This is something that I am going to try next year. Fresh vegetables are always better than store bought. Plus it is cheaper too.

    Thank you for this article it has given me hope.

    1. Hi Donna,

      I have two tomato plants in containers on my deck apart from the ones in the garden and they do great. As long as you use a tomato stake so they can grow upward you will have as much success with them as if they are directly in the ground. I also have a container with green beans on my deck which also do quite well, I do those on my deck because the critters love them and I can keep a better eye on them.

  3. When I have my own home; I am definitely returning to this site. I see my dad work on our garden each day and I see it’s not easy unless you have a passion for it. I’m only speaking about big backyards. However, I think I’d like a small garden in my future imaginary home. I’ve heard that taking care of a garden is just like taking acare of a baby.

    1. Hi Linda,

      For me it is a lot of fun, I love all type of gardening.  Mine started off small and grew and grew. It is the most relaxing thing for me and all my gardens around my house are my babies with me being a single parent, because everyone else in my house views it as a chore lol. Please do come back I am going to be adding so cool things including canning tips and recipes made with fresh veggies and fruits. Thank you for visiting and you will have a great garden someday.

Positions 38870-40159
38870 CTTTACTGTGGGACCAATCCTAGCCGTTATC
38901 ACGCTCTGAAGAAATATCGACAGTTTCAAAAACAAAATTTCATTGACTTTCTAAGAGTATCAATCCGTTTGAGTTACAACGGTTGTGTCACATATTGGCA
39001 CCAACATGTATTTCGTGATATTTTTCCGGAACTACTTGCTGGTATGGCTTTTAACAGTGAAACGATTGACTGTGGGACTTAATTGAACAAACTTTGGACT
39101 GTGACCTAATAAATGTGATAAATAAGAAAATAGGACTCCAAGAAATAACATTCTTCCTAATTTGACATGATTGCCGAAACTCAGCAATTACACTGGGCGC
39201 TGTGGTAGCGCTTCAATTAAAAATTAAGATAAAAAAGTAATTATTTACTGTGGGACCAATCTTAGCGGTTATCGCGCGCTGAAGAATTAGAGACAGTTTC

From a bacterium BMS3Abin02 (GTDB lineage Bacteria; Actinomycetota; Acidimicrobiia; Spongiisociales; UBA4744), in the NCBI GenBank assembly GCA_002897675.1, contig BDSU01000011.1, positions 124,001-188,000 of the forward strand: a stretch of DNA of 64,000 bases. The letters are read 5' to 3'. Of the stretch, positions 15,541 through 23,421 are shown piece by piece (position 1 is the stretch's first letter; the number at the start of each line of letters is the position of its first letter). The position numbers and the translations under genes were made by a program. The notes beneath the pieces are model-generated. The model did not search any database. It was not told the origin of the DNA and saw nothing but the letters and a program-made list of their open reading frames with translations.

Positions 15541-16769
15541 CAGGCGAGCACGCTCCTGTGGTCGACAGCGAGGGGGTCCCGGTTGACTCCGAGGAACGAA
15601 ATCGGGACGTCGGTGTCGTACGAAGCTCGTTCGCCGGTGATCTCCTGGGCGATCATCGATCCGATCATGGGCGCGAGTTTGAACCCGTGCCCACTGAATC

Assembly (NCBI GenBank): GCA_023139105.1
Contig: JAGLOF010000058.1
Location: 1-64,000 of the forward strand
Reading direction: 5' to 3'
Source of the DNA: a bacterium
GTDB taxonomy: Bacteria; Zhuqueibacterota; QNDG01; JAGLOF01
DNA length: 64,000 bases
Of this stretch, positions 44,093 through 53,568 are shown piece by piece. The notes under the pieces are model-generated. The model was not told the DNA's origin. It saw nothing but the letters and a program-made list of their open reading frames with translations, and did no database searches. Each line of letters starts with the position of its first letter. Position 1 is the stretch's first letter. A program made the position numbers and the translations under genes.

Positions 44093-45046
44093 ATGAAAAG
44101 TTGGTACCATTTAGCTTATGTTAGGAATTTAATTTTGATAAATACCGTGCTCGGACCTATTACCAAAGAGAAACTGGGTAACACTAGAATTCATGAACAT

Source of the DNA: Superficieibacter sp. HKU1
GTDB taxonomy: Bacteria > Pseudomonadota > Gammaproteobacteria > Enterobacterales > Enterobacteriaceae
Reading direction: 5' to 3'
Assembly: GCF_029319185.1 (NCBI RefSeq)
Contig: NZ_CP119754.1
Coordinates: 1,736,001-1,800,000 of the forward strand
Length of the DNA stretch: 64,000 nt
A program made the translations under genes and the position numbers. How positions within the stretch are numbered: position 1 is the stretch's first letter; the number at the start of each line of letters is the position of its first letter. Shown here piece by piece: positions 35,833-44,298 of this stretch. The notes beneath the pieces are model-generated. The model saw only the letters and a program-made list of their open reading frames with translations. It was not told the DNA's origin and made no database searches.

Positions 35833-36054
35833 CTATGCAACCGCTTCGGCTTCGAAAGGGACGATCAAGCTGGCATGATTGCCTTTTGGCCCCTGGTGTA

4. Hey there! I’m actually interested on growing my own garden. I wanted to have an organic vegetables that I can prepare for myself and for my family. It’s my first time growing a garden and I’m kinda little nervous because I might fail. Do you think that planting is hard? I really appreciate your response.

    1. Planting is not hard at all and if you take care of your plants (i.e. making sure they have plenty of sun, water, and do some weeding) you will not fail. Making sure you select the right plants for the right amount of sunlight and having proper drainage is important because too much water will cause fungus growth. I have started my seedlings in the house in April and transplanted them into my garden. If you are using established plants, try to get them through a local gardening supplier because they will offer organic plants. I do not use pesticides or insecticides but I do use organic fertilizers. If you have to water your garden, do it in the morning because that will limit fungus growth on the leaves of your plants. My father always told me if you want to plant four tomatoes, plant five (one for the worms). I always laughed when he said that but sometimes you will loose a plant or two and that is normal (if that happens do not get discouraged), you have not failed, nature just took one. Do not be nervous, growing your own organic vegetables have great benefits and is very rewarding, start small because if you are like me your garden will get bigger every year. Another benefit of starting small is that you will become familiar with your area (weather, rain, sunlight) and you will be able to better determine what and when to plant. I hope this helps and if you any questions please feel free to leave a message or you can contact me directly at JaxyBiz101@gmail.com.